Take, for instance, the way the article focusses on Mary, the victim, and not her stepfather, the perpetrator. There is a single line in the whole article talking about what happened to the stepfather: he fled to Nairobi. While the article tells us about Mary’s arrest, banishment, delivery and desire to return to school, there is no mention of any attempts to bring the stepfather to justice—or even calls for such attempts. This focus on the object—in a grammatical sense—of the violation draws attention away from the subject—the doer. This functions like a sentence written in the passive voice (Jane was beaten), instead of the active voice (Anna beat Jane). In the first sentence, the best the reader can do is pity Jane, but in the second one, they can clearly see who beat her (Anna)—and act to fix that. By omitting—or de-emphasizing—the subjects (perpetrators), stories like Ahmed’s partly absolve them by cloaking them in invisibility. Before you know it, as if by magic, there are thousands of victims and zero perpetrators.

Ahmed also chooses to frame the narrative primarily as a case of ‘incest’, ‘a taboo’ among the Luhya. This choice is disappointing because, in her quotes, Mary states that her stepfather “turned on her at 11 pm” and threatened to kill her if she told anyone about it. By interpreting this as ‘incest’, Ahmed implies that Mary is one of the “culprits” who ought to be punished, yet it is clear she had no choice in the matter. Also, at 16, she is a child—per the Kenyan constitution—and has no power to consent to any sexual act with an adult. Just a few days later, Daily Nation tweeted about teachers who had been sacked over “love affairs” with students. Clearly, these are cases of sexual abuse—often coupled with emotional violence like the death threat in Mary’s case.  Framing it as ‘incest’ or “love affairs” takes away the emotional punch that framing it as sexual abuse of minors would have had on readers. Incest and love affairs may be wrong, but they do not scream injustice like child rape does.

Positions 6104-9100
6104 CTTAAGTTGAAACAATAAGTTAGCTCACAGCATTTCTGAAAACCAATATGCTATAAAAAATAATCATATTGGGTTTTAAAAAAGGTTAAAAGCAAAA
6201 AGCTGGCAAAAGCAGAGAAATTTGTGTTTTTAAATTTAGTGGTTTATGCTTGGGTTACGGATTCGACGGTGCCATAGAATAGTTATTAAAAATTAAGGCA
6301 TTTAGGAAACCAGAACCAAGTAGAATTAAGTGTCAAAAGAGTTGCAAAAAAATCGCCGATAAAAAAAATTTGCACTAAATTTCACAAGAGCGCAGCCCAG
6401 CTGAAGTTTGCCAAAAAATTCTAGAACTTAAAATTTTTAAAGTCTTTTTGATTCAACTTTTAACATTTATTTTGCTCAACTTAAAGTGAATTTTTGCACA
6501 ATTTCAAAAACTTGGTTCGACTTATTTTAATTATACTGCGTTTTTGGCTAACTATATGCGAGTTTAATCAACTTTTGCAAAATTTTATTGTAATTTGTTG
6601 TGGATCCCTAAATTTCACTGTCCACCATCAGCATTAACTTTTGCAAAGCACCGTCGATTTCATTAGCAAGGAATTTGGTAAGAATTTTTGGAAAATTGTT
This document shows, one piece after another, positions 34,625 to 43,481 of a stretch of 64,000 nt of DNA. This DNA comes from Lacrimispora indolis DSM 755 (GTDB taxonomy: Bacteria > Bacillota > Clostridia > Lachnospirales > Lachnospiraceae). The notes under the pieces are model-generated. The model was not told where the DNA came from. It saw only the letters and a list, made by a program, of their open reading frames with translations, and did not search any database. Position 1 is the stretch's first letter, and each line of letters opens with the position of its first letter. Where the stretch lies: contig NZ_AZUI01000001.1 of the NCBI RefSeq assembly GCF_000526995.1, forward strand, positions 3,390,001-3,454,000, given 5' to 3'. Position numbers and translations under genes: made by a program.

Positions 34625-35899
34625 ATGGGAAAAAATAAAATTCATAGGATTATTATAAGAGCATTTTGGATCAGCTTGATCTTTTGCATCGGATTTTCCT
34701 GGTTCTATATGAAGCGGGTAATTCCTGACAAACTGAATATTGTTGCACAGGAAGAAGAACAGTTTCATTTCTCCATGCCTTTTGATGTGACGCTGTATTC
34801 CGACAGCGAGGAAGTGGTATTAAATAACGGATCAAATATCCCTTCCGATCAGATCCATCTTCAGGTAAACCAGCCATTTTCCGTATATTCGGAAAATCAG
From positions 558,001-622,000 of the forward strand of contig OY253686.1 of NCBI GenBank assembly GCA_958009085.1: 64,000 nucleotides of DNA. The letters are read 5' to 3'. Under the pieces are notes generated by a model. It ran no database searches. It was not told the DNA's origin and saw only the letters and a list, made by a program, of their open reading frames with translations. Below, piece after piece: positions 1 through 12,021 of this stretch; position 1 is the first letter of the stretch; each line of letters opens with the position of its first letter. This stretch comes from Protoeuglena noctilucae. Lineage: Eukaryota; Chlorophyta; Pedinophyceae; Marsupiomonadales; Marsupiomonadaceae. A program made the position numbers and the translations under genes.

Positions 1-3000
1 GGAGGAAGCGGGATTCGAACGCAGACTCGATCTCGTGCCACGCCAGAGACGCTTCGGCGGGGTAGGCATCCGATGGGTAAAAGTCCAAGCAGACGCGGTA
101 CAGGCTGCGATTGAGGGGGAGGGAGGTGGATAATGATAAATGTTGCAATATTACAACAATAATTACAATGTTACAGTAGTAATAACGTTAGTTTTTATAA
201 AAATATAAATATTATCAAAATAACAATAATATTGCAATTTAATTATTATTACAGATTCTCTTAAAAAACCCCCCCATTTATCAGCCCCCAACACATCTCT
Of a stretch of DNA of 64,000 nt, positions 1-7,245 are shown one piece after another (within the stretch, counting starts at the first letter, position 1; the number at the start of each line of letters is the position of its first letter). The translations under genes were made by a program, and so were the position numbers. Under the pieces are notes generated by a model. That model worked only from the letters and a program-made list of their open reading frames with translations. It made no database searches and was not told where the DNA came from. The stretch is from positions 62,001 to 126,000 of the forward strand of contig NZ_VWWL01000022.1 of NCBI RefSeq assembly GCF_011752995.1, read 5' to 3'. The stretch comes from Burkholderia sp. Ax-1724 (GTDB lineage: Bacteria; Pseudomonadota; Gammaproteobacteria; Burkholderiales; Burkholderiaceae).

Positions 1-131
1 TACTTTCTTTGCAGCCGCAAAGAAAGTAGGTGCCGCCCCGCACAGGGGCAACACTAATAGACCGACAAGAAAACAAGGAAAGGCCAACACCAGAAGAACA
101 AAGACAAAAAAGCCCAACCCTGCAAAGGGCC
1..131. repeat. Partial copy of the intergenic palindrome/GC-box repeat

Framing it as ‘incest’ also influences the viable solutions. ‘Incest’ means the problem can be fixed by banishment—for both the victim and the perpetrator. As such, the best possible outcome for Mary is re-acceptance by her family (not safety from her abusive stepfather or counselling to deal with her trauma or support to catch up with the school-year she missed). Framing it as a case of sexual abuse would call for the prosecution of the stepfather as punishment and for Mary’s protection. It would also mean questioning the logic used in punishing Mary instead of caring for her—and the impact this has on her rights to safety, education and development both as a Kenyan citizen and as a human being. In a country where, according to World Vision, some 150,000 children are sexually abused every year, one cannot help but wonder if attitudes like these are partly to blame. Some might argue that questioning this cultural framing would negatively portray the Luhya culture. Far from it: there are plenty of wonderful things about Luhya culture and traditions. But, surely, protecting elements of culture that shield sexual predators and hurt children’s lives in 2019 is unconscionable, even for the staunchest cultural relativist.